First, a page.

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Fragrant Sumac

Rhus aromatica

Fragrant Sumac

General Information

Fragrant Sumac is a slow-growing but easy-to-grow, rambling, low-spreading/suckering thicket-forming deciduous shrub. Fragrant Sumac forms thickets if the root suckers are not removed.

Fragrant Sumac is typically found in open woods, glades and thickets. Fragrant Sumac prefers full sun to partial shade and moist, rich, well-drained soils.

Fragrant Sumac has small yellow-greenish flowers over a one or two-week period between March and April. Fragrant Sumac is typically dioecious, meaning all flowers on a single plant are either male and female. Fragrant Sumac sometimes has separate male and female flowers on the same plant (monoecious).

Fragrant Sumac derives its name from the lemony scent given off when leaves are crushed. Stems root readily when they contact the soil. Native Americans used the roots to produce a yellow dye. Beverages were made from berries, and dried leaves were mixed with other plant leaves to form a smoking mixture. Leaves and bark were used to tan leather.

Plant Information

Plant Type:

Deciduous shrub

Sun Preference:

Full Sun * Part Sun

Soil Moisture Preference:

Medium-Dry * Dry

Plant Height:

4 to 6 feet

Plant Width:

2 to 3 feet

Plant Spacing:

2 to 3 feet

Flower Color:


Flower timing:

June to August

Culture Information:

Fragrant Sumac is less aggressive than Winged Sumac. It works best for stabilizing banks and slopes where the soil is poor, for native plant gardens, or for naturalized areas. It makes a good informal hedge and can be used in butterfly gardens, drought-tolerant gardens, native gardens, or pollinator gardens.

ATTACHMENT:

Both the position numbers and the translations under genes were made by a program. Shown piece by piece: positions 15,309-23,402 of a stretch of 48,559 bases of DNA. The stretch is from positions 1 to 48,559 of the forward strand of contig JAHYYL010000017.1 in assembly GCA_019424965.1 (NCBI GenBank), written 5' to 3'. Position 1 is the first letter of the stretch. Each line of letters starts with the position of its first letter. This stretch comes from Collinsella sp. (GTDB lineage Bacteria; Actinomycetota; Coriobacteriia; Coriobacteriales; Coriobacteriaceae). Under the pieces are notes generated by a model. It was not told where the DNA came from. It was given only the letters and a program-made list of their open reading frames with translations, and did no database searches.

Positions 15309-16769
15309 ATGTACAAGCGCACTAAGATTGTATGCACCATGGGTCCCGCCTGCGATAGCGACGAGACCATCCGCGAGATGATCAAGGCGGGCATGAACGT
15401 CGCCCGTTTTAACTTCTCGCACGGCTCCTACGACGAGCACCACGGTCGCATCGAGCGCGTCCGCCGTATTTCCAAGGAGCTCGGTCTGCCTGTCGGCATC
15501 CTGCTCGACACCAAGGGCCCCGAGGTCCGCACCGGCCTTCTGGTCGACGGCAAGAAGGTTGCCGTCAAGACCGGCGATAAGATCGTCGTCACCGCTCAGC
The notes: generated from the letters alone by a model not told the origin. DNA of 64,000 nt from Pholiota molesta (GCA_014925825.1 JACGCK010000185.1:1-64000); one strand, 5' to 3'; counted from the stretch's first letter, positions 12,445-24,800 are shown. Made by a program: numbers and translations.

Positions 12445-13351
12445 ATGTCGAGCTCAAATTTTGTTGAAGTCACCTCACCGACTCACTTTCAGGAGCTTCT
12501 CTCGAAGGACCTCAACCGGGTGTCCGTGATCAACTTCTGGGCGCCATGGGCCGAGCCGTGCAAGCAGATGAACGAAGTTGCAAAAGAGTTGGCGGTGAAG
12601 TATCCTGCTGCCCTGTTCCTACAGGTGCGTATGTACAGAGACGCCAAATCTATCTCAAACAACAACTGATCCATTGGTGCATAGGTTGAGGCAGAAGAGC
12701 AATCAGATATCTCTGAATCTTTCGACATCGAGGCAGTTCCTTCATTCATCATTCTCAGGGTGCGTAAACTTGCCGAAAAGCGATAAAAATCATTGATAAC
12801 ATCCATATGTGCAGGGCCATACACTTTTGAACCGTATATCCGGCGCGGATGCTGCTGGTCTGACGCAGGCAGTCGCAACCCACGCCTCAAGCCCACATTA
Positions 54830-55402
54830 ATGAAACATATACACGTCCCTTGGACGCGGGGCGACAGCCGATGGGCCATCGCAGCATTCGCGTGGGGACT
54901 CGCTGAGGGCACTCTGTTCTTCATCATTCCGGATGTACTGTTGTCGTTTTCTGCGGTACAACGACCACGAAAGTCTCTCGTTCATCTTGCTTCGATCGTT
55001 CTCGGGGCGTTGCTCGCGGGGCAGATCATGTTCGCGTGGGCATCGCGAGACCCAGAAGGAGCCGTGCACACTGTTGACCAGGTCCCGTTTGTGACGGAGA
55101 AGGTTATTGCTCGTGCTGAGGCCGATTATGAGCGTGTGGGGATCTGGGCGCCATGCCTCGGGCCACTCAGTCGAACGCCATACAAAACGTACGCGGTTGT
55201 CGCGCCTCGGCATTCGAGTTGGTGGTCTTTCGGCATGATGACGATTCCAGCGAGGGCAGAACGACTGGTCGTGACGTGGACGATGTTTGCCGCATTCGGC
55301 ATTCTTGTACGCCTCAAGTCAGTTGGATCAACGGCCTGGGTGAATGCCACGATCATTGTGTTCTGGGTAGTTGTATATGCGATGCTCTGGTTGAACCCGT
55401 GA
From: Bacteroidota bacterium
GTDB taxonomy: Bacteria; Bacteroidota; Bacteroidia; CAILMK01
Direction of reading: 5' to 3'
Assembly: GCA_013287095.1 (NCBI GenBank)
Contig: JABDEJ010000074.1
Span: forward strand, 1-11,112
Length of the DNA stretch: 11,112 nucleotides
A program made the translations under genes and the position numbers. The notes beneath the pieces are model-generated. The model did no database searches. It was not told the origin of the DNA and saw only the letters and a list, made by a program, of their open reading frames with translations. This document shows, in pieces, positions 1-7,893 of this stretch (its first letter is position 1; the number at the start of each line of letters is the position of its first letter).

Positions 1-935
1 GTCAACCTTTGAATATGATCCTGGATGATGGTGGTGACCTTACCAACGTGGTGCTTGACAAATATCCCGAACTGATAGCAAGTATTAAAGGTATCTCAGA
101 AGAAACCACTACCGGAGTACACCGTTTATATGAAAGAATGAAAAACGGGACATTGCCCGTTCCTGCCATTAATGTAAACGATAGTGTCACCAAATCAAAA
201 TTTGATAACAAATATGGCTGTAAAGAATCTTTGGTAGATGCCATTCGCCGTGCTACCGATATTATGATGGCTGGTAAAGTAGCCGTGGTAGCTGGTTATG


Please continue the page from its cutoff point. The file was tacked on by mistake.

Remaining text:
When first planted, Fragrant Sumac should be watered weekly for first few months, unless at least an inch of rain has been received in the last week to help it get established. After it becomes established, Fragrant Sumac does not typically need watering.

Fragrant Sumac is best pruned in winter.


Black Walnut
Clay soil
Dry soil
Shallow, Rocky Soil

Pests & Disease:

Fragrant Sumac typically has no serious insect problems. It has some susceptibility to scale, aphids, and mites. Fragrant Sumac occasionally forms galls, but these are generally cosmetic.

Fragrant Sumac has no serious disease problems. It has some susceptibility to leaf spot and rust.

Fragrant Sumac is allelopathic, negatively affecting the growth of some neighboring plants.

Wildlife Use:

Pollinators: Fragrant Sumac nectar attracts pollinators, especially butterflies and Luna Moths.

Birds: Fragrant Sumac berries are consumed by Turkey, Ruffed Grouse, Robins, and Flickers. Fragrant Sumac also provides cover for birds.

Mammals: Fragrant Sumac berries are consumed by small mammals such as Raccoons, Opossums, and Chipmunks. Fragrant Sumac also provides cover for small mammals.

Other: N/A.

Native to:

More Information:
NC State Plant Database:
Missouri Botanical Garden:
TN-KY Plant Atlas

Other Link:

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